I've Written a Book...
I've just looked up the date and found that it's 23 months to the day since an email dropped into my inbox that was the catalyst for the book you can see at the top of this post. I did consider waiting a month to write this post when I realised that, as it would have so much more symmetry, but impatience seems to have won out.
Before I tell you about my own book, I want to rewind to 2012, when I wrote a post mentioning one about the late Lucy Boston, written by her daughter-in-law, Diana Boston. That biography very quickly became one of my favourite books about quilt-making and it didn't contain a single pattern; I loved it because at the end of the day when I finished my own sewing, I could take it to bed at night and continue to immerse myself in quilting by reading about Lucy's life and the way she thought about fabrics and the way she planned her quilts, which I found fascinating. I spent hours pouring over that book, admiring the beautiful photos of her finished piecing and looking at the trail of letters she wrote about her various quilting projects. It left me feeling that if I ever wrote a sewing book myself, I wanted it to be one that people could 'read', as well as make things from.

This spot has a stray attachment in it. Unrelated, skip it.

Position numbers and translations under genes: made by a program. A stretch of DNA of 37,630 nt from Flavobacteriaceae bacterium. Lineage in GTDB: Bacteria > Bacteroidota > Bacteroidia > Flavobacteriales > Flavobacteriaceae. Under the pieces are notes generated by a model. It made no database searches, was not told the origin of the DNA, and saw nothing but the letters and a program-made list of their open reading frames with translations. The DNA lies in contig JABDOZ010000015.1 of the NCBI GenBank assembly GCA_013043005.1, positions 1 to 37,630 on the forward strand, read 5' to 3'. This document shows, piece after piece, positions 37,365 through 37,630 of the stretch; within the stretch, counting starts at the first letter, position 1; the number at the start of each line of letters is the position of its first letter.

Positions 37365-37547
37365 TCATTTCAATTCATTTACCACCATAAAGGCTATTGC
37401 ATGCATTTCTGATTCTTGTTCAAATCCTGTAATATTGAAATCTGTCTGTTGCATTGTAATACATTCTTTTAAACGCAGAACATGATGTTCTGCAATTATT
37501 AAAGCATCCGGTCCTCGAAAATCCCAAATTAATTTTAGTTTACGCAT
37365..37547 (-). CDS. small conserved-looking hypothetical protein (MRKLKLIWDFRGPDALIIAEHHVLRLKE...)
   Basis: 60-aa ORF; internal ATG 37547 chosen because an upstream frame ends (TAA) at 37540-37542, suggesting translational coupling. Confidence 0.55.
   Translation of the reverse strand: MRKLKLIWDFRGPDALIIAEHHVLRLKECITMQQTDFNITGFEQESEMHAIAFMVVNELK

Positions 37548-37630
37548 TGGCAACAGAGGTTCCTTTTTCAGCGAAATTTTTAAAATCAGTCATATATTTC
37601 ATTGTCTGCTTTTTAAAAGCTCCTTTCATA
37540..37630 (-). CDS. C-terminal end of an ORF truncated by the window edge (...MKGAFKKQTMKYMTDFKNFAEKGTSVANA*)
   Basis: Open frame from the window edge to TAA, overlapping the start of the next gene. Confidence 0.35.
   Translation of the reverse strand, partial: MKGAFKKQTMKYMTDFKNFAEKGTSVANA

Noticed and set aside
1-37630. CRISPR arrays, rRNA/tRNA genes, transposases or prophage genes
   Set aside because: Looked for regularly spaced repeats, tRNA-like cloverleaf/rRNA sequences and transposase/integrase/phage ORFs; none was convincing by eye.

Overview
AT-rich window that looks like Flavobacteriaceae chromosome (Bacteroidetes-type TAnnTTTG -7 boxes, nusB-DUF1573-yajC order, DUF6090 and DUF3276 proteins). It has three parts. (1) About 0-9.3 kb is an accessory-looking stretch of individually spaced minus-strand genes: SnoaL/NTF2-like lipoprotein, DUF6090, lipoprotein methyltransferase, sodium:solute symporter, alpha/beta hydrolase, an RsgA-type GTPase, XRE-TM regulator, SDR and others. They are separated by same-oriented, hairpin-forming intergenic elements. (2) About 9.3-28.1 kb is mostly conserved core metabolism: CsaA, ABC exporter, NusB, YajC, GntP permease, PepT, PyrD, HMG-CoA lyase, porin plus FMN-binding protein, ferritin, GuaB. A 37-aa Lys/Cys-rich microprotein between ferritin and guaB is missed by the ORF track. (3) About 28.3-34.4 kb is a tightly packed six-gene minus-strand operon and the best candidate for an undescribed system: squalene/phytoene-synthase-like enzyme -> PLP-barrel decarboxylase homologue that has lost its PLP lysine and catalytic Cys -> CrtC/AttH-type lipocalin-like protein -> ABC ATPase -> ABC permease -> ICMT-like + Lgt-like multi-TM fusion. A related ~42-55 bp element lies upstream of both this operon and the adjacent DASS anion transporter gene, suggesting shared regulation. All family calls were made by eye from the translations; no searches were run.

Fast-forward to 26th April 2016, when an email landed in my inbox from the US publisher, Fons & Porter (now the Quilting Company), inviting me to write a techniques-based book about English paper piecing, containing 8-10 hand pieced quilts. The email was so warm, friendly and personal that I was immediately interested, but two thoughts rumbled around inside my head that let me know I wouldn't be the right person to write that book for them: for me, sewing is a joyful thing, in part, because of its slowness and so the idea of sewing that many hand-pieced quilts in the space of a year left me feeling unenthused - I'm always in awe of authors whose passion only seems to be intensified by such a prospect, but I was fairly sure there was a danger it would crush mine entirely; secondly, I knew that if I were to put myself through such a thing, at the end of it, I still wouldn't have written the book that I really wanted to write.